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Electronic Discovery

New Federal Rule Changes

United States Supreme Court Approves Rules Changes Addressing Electronic Discovery

By Jules Shepard

On April 12, 2006 the United States Supreme Court put its seal of approval on the long-awaited draft amendments to the Federal Rules of Civil Procedure which address the discovery of electronically stored information. Unless Congress acts to change or reject this package of amendments – a move thought highly unlikely – these significant rules changes will go into effect on December 1, 2006. It will be incumbent upon businesses to synchronize their management of electronic records with these amendments.

Among these important changes, the rules amendments will require parties to discuss – and attempt to agree on the production of -- electronically stored information prior to initiating the discovery process. Such agreements or differing party demands shall be memorialized and presented to the court via a specialized form.

“Safe Harbor” from certain sanctions and “clawback” agreements regarding inadvertently disclosed privileged information are also contemplated under the rules amendments. Such sweeping changes to the Federal Rules of Civil Procedure will necessarily require legal counsel and computer forensics experts alike to stay ahead of the curve in order to best serve their clients’ interests.

These new rules may be accessed by entering the following link: http://www.uscourts.gov/rules/EDiscovery_w_Notes.pdf

Below is a brief summary of the most noteworthy new amendments:

  • Rule 16(b)(5)& (6): Pretrial Conferences; Scheduling; Management. Under the proposed new rules, a court’s scheduling order may now include provisions for the disclosure or discovery of electronically stored information, as well as any agreements the parties may reach for asserting claims of privilege or of protection as trial preparation material after production. New Form 35 filings will report to the court about the results of Rule 26(f) party discussions, which resulting agreements may now find their way into new Rule 16(b) scheduling orders.

  • Rule 26(a): General Provisions Governing Discovery; Duty of Disclosure; Required Disclosures; Methods to Discover Additional Matter.
    Under this amended rule, a party to litigation must provide other parties with witness information as well as either a copy of, or a categorical description and the location of electronically stored information it may use to support its claims or defenses. This obligation arises without the necessity for a discovery request.

  • Rule 26(b)(2)(B): General Provisions Governing Discovery; Duty of Disclosure; Discovery Scope and Limits; Limitations.
    The amendment to this rule provides that if a party sufficiently demonstrates that certain electronically stored information is “not reasonably accessible because of undue burden or cost,” that party may not be required to produce that information. However, the court may nonetheless order discovery from that party if, after considering the limitations of Rule 26(b)(2)(C) (such as whether the burden of production outweighs the benefit; whether the discovery sought is cumulative, etc.), the court determines that the requesting party has shown good cause.

  • The court may also add conditions to the discovery order, including cost-shifting measures. The responding party must also identify with sufficient detail the sources containing potentially responsive information that it is neither searching nor producing.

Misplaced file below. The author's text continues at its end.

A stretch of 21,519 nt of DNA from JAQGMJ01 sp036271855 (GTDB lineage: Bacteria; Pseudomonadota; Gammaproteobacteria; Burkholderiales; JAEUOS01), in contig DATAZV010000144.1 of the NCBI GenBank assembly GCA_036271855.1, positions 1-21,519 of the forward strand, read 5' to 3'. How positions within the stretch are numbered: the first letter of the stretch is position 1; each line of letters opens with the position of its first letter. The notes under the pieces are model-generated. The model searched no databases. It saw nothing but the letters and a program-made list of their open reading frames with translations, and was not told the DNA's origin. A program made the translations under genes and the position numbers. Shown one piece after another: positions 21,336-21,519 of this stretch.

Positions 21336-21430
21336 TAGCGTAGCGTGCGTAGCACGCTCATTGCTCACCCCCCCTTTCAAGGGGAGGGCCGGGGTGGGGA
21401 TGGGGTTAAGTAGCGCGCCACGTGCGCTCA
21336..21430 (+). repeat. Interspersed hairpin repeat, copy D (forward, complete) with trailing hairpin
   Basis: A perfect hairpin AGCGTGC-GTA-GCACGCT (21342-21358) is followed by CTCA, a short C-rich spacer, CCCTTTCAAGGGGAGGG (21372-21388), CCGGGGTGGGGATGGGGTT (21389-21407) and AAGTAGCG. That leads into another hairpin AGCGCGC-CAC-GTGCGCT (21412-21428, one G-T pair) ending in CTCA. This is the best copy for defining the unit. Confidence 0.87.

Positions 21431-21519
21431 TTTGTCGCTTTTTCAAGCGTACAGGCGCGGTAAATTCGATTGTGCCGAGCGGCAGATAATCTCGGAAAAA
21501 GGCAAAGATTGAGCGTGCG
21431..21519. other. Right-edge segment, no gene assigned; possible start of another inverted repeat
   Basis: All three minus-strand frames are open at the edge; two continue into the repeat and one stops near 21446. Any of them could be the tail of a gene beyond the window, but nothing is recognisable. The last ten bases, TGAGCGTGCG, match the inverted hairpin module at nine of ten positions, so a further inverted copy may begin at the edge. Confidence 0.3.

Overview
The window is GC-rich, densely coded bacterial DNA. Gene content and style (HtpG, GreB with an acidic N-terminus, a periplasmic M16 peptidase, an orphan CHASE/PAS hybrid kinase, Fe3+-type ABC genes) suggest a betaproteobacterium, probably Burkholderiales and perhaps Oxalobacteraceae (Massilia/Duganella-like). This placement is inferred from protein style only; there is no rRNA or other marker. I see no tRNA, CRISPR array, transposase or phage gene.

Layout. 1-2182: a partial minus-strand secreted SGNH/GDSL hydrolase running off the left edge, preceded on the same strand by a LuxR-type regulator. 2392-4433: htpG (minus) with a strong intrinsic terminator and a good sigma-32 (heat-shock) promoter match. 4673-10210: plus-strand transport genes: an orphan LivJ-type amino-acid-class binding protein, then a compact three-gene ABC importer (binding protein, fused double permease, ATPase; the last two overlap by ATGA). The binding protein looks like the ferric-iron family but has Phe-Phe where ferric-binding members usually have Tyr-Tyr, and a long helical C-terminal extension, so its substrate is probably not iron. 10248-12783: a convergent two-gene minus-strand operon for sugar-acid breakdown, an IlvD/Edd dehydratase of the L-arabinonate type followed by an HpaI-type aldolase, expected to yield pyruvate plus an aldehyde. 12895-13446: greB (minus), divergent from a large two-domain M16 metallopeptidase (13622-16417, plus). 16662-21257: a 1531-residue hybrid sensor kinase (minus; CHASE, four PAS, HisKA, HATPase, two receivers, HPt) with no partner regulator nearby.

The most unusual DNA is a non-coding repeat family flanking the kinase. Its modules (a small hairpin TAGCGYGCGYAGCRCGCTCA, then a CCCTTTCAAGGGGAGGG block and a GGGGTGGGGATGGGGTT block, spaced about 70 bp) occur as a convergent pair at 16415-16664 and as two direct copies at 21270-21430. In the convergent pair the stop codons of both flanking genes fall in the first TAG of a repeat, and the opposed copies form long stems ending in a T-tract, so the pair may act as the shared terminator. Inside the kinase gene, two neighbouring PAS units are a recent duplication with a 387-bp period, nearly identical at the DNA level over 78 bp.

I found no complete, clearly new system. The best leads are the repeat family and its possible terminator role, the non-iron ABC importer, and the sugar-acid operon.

• Rule 26(b)(5)(B): General Provisions Governing Discovery; Duty of Disclosure; Discovery Scope and Limits; Claims of Privilege or Protection of Trial-Preparation Materials; Information Produced.
    This amended rule provides that if information is produced in discovery that is later subject to a claim of privilege or protection as trial preparation material, the party who received this information must promptly return, sequester or destroy the specified information as well as any copies it has and must not use or disclose this information until the claim is resolved (“clawback” provision). In order to expedite a determination of the claim, the receiving party may promptly present the information to the court under seal. If the receiving party had disclosed the information prior to being notified of the claim, it must take reasonable steps to retrieve it.

  • The producing party would also be required to preserve the information until the claim is resolved. This provision does not address whether the asserted privilege or protection asserted after production is waived by the production; this rule merely provides a procedure by which to present and address these issues. The rule works together with amended Rule 26(f) which will now direct parties to discuss privilege issues when preparing their discovery plans. Any such agreements could be made part of a court order via amended Rule 16(b) and later referenced by the court when considering whether a waiver has occurred. Such agreements and orders ordinarily control.

  • Rule 26(f)(3) & (4): General Provisions Governing Discovery; Duty of Disclosure; Conference of Parties; Planning for Discovery.
    This amended rule will require that during any pretrial conferences, the parties shall discuss case-specific issues including the preservation of discoverable information and the disclosure or discovery of electronically stored information (“ESI”). Such discussions must include the form in which electronically stored information should be produced as well as any issues relating to the claims of privilege or of protection as trial-preparation material.

  • In order to minimize cost and delays, the parties may agree to certain protocols minimizing the risk of waiver of privileges. One such protocol is the so-called “quick peek”, wherein a responding party provides evidence for initial review without waiving any claims of privilege.